Nipomo Mesa lupine is a state and federally listed endangered plant in the pea family . It is a small, annual herb that typically blooms from March through May. Nipomo Mesa lupine is endemic to California, and the species is found only in southwestern San Luis Obispo County within the Guadalupe-Nipomo Dunes Complex. Located in the middle of this dunes complex is the Guadalupe-Nipomo Wildlife Refuge. Which hosts and protects, not only the Nipomo Mesa lupine, but 120 other rare plants and animals. There is currently only one existing population of Nipomo Mesa lupine and it is comprised of three separate occurrences that are located at least a quarter of a mile from each other. Only one of these is a natural occurrence and the other two are the result of successful outplanting efforts aimed at recovering the species.
The species requires coastal dune scrub habitat. Coastal development, habitat degradation and
Climate change includes both global warming driven by human-induced emissions of greenhouse gases and the resulting large-scale shifts in weather patterns. Though there have been previous periods of climatic change, since the mid-20th century humans have had an unprecedented impact on Earth's climate system and caused change on a global scale.
Learn more about climate change are its primary threats. A recovery plan for the species was finalized in 2021. Management efforts, including habitat restoration and invasive weed removal, research projects, and other ongoing efforts to protect coastal scrub habitat from development are currently underway to prevent extinction of this species.
Location in Taxonomic Tree
Nipomo Mesa lupine is restricted to coastal dune scrub habitat. Coastal dune scrub plant communities are characterized by several native species including mock heather, silver dune lupine, deerweed, and seacliff buckwheat. Coastal dune scrub communities are distributed geographically further inland from the beach, open sand, and active dune sheets, which is why a greater diversity of plant species can establish within them. Nipomo Mesa lupine requires sandy soils and relatively open areas within coastal dune scrub vegetation. It is a poor competitor and as such will not be able to compete for resources as well as other species.
Invasive, nonnative perennial veldt grass is one of the most eminent threats to Nipomo Mesa lupine because it prevents essential sand movements from the wind and prematurely stabilizes the dunes. Veldt grass also fills in the open gaps where Nipomo Mesa lupine occurs and changes the composition of the sandy soils by contributing nitrogen and other nutrients to the soils. For these reasons, veldt grass removal and management are some of the highest priorities for Nipomo Mesa lupine recovery.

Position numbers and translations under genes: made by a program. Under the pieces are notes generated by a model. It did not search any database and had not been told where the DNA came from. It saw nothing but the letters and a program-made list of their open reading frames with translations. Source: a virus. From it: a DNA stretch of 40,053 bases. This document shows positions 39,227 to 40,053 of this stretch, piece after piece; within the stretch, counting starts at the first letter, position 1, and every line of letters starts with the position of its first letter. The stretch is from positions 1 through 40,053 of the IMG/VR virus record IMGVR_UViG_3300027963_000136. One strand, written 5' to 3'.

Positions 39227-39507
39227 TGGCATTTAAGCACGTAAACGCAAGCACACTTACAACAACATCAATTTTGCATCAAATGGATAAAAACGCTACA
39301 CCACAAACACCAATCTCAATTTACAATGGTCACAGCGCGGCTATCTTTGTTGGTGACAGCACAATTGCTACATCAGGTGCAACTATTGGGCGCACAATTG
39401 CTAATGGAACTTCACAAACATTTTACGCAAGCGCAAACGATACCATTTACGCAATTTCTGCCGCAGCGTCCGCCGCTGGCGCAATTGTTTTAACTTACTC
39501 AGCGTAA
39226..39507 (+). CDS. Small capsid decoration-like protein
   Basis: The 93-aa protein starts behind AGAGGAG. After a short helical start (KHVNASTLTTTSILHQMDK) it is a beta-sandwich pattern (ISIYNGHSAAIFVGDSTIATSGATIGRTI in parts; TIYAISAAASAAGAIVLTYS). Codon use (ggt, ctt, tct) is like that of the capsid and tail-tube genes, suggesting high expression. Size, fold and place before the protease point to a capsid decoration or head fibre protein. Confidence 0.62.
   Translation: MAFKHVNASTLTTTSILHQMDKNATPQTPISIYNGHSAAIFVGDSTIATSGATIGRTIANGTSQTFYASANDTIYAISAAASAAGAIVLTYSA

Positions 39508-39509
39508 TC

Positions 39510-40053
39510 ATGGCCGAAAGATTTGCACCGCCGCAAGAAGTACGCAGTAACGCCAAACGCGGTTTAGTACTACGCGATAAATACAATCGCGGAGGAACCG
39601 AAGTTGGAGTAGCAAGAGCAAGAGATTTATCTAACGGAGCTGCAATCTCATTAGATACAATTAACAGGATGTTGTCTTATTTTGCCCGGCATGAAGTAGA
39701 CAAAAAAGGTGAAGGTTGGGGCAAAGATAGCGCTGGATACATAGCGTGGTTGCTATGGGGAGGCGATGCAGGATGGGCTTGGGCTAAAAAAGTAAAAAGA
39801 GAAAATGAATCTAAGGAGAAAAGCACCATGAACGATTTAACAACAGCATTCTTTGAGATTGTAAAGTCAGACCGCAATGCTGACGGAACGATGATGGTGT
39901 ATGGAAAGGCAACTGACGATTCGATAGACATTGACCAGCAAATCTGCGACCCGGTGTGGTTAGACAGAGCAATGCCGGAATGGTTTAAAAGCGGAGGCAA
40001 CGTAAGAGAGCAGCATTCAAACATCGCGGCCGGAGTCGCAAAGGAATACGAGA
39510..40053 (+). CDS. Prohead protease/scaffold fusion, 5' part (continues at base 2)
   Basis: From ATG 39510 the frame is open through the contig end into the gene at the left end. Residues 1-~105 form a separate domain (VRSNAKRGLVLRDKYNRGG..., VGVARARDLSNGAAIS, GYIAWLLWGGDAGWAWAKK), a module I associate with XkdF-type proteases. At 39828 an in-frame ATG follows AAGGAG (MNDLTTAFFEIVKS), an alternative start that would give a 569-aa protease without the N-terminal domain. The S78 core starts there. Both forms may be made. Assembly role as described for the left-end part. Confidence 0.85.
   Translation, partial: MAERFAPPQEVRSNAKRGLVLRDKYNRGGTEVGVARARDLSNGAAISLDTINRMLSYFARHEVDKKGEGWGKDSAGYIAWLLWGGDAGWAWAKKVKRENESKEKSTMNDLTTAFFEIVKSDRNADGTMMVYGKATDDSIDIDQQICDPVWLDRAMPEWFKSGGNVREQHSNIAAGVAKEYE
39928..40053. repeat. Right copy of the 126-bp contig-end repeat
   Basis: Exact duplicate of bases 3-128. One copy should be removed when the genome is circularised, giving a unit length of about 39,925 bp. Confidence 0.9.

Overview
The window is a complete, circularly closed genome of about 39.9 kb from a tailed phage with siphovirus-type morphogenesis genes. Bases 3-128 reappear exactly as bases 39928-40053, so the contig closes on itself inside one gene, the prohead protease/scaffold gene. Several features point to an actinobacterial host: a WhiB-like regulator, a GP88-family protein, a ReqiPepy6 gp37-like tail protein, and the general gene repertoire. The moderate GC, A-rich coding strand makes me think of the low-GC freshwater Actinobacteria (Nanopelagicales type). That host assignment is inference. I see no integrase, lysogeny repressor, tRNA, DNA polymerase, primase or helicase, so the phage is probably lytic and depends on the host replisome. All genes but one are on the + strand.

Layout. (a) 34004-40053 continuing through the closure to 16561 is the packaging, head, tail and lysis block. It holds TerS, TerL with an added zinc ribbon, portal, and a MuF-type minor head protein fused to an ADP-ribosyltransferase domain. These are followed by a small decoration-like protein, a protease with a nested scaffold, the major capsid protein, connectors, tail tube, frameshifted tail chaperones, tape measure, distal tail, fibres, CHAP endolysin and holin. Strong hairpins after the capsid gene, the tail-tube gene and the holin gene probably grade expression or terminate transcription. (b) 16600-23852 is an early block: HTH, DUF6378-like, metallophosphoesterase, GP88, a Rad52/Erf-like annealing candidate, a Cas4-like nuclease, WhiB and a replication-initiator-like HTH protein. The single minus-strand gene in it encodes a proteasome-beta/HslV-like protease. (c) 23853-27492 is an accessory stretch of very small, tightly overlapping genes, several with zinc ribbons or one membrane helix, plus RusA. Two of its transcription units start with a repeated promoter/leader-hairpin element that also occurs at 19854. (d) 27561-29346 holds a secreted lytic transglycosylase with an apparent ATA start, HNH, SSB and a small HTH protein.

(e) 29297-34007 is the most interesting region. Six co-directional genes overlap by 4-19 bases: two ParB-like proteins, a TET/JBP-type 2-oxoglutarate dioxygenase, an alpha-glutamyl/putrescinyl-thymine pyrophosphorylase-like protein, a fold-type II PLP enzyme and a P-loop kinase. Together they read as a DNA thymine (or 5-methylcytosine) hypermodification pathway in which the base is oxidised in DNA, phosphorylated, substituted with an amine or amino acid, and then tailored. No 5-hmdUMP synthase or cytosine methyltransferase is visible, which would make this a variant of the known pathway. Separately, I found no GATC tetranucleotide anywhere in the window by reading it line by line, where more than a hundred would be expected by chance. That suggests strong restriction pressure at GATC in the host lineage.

Nipomo Mesa lupine is a relatively small low, spreading herb that can reach up to 8 inches tall. The leaves of this species are compound with five to seven leaflets per leaf that radiate out from a central point. It flowers in the early spring and produces ten flowers per inflorescence (flower cluster), with healthy individuals being able to produce ten or more inflorescences. The flowers are symmetrical and have five petals per flower.
The stem and leaves of this species are a pale, sage green color. The leaves and stems are also succulent (thicker and fleshier than normal), and they are covered with soft, downy hairs. both succulence and pubescence are adaptations to prevent water loss and desiccation from the harsh, strong winds of the dune environment. The flower petals are typically purple to lavender in color.
Nipomo Mesa lupine seeds germinate in the late autumn or early spring. Germination is thought to be triggered by the first adequate rainfall event that results in saturation of the soils and sufficient uptake of water by the dry dormant seeds. After germination, plants begin vegetative growth and will form its first succulent, compound leaves. Flowering typically begins in March and continues through May. Not much is known about Nipomo Mesa lupine reproduction; researchers believe it capable of a combination of self-pollination and outcrossing via pollinators, although specific pollinators for the species have not yet been identified. Its long peapod-like fruits begin to form in April and continue through June. Mature fruits will split open and drop the mature, ripe seeds. Individual plants can continue to produce fruits until conditions are no longer suitable and the plant dies. Each fruit has about three to five seeds and these will germinate at the onset of the next rainy season, continuing the annual life cycle.
Nipomo Mesa lupine is a narrow endemic. Its entire range is restricted to an area along the Central Coast of California that is less than 5.2 square kilometers or two square miles in size. The species occurs only within southwestern San Luis Obispo County within the Guadalupe-Nipomo Dunes. It requires coastal dune scrub habitat unique to this region. The species’ range is mostly surrounded by development and conservation of all remaining coastal dune scrub is a high priority for its conservation.
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